Find Your Game

I have been playing the game of golf since I was 7 years old. I love the game. Trouble is that I suspect I was a better player when I was 14 than I am today. In fact, I am sure of it. Back then I had the luxury of playing a whole lot more often. There were days in the summer where I would head out in the morning, play 18 holes, stop for lunch, play another 18 holes, and stop for a snack before heading out again for a quick nine before dinner. With that kind of practice, I came to the tee very loose, no pressure. Five-foot putts were literally child’s play, not the knee-knockers that they seem to be today, but I digress.

A common trait among all golfers is to constantly be keeping an open mind to new ideas about how to play the game better. After awhile you find that you play much better with a clear head and that there is a bit of sportsmanship, even a spirit to the game that makes playing it the right way an end in itself. Twenty years ago there was a TV ad campaign by a golf-club manufacturer featuring an ancient looking Scotsman out on a traditional links that seemed to summarize the spiritual side of golf. The old man looked directly into the camera and said, in a Scottish brogue, “Find your game.” Whoever came up with that line really knew the game of golf and what makes golfers tick. You can have the best mechanics and best equipment, but if you don’t come centered and ready to play, the game will always elude you.

The vast majority of remodelers got into this business with an early love for what they do. They work their craft and run their businesses with a passion very much like an avid golfer approaches the game. But the playing field does shift. The remodeling market has clearly moved in new directions as a result of lower home prices and a general economic downturn. And just as a golfer adjusts his or her game to adapt to windy or treacherous conditions, a remodeler in today’s market must do the same.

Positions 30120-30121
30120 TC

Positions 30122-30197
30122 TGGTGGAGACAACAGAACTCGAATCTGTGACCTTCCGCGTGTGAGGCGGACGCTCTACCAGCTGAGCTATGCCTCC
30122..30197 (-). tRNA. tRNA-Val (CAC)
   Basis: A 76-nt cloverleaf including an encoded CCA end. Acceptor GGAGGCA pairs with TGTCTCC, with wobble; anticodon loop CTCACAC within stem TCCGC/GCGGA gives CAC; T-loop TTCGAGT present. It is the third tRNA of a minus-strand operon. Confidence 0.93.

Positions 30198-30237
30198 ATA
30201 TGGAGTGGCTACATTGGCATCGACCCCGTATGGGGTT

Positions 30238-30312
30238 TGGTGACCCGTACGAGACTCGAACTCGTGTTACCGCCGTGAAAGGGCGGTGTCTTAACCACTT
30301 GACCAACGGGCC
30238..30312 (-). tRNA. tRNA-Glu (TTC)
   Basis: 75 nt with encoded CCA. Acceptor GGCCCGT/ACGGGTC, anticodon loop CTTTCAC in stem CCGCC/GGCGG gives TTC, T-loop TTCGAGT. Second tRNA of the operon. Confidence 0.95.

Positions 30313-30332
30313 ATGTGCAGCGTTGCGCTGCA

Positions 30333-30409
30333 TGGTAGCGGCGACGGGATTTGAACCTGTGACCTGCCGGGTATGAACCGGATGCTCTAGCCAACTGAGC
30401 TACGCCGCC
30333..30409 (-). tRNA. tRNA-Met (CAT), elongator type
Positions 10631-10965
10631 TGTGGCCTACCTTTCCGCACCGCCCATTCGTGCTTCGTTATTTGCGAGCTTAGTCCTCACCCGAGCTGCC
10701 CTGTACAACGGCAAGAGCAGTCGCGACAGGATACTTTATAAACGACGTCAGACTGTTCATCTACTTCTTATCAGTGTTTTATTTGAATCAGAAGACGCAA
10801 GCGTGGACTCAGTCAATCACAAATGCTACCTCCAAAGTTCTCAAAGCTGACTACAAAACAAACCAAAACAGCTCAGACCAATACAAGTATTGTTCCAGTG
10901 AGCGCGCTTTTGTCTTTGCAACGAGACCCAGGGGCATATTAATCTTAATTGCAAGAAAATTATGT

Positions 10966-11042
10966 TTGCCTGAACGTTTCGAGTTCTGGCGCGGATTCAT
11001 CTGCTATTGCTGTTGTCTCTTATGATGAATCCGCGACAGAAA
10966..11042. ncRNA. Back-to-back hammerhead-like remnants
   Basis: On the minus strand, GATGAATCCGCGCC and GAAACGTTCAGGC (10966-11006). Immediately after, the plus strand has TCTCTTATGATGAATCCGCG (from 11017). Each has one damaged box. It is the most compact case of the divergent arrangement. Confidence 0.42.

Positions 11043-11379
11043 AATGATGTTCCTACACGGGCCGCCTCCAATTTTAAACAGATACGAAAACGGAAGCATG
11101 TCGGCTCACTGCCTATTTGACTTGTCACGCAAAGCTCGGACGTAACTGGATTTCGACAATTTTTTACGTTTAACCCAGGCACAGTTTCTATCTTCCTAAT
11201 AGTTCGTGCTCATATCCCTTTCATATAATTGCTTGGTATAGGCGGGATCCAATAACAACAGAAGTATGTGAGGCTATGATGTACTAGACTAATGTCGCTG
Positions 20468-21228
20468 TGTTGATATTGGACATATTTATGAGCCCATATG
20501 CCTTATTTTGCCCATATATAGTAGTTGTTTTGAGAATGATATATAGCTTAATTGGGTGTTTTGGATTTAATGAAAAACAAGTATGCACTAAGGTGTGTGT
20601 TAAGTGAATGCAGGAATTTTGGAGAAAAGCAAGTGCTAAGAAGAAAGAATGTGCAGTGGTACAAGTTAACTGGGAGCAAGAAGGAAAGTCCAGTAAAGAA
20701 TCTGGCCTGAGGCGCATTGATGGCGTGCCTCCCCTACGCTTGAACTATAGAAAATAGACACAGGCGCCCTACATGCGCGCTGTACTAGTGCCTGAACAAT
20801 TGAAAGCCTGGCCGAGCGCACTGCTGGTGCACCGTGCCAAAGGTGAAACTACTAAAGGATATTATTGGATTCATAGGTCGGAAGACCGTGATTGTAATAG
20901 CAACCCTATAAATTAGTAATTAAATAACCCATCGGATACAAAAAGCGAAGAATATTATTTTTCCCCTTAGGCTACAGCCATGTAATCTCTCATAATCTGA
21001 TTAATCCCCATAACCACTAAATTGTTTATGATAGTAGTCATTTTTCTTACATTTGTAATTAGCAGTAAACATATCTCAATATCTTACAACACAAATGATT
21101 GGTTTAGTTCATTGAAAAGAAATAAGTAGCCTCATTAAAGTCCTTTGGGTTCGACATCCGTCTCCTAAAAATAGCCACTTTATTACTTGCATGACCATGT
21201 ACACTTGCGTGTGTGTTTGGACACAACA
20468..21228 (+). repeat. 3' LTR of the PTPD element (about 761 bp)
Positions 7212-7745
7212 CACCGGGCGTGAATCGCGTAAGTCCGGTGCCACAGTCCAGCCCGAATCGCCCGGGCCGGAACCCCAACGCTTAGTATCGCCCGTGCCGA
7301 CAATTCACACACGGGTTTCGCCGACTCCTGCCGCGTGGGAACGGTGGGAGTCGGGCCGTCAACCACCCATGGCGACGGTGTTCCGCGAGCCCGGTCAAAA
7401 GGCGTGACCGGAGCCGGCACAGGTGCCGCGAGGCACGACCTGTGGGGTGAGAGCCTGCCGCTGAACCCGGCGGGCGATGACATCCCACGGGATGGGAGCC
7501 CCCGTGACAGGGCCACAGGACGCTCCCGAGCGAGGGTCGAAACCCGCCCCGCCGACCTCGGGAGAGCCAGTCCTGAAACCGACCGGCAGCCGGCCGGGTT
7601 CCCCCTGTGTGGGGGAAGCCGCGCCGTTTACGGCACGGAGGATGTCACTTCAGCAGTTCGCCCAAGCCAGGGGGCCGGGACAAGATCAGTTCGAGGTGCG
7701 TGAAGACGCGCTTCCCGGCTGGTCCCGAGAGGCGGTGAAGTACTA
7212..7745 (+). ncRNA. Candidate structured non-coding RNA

I suspect that a good many of you, as you read this, have slugged it out pretty hard during the first eight months of 2009. You have marketed smarter and more effectively. You have tuned up your sales process. You scaled back your overhead. And you have even changed up your service offering to take advantage of new realities. Your focus has never been more intense. By this point in the year, I suspect you could be feeling a bit burned out, searching for a way to generate a new burst of energy. Do not ignore this impulse.

Even though you may be busy with summertime production, be sure to take a long weekend and get away from it all. Gain some positive perspective on the work you are doing. Keep the local playing conditions for remodeling firmly in mind as you relax and take a big picture look at your business and how it may best fit this shifting market. Chances are there is a market opportunity out there — energy-efficient remodels, new windows, affordable kitchen jobs — that just might open the door to a whole lot of new business that will give you and your team the boost of energy you will need as the market continues to head toward recovery in 2010.

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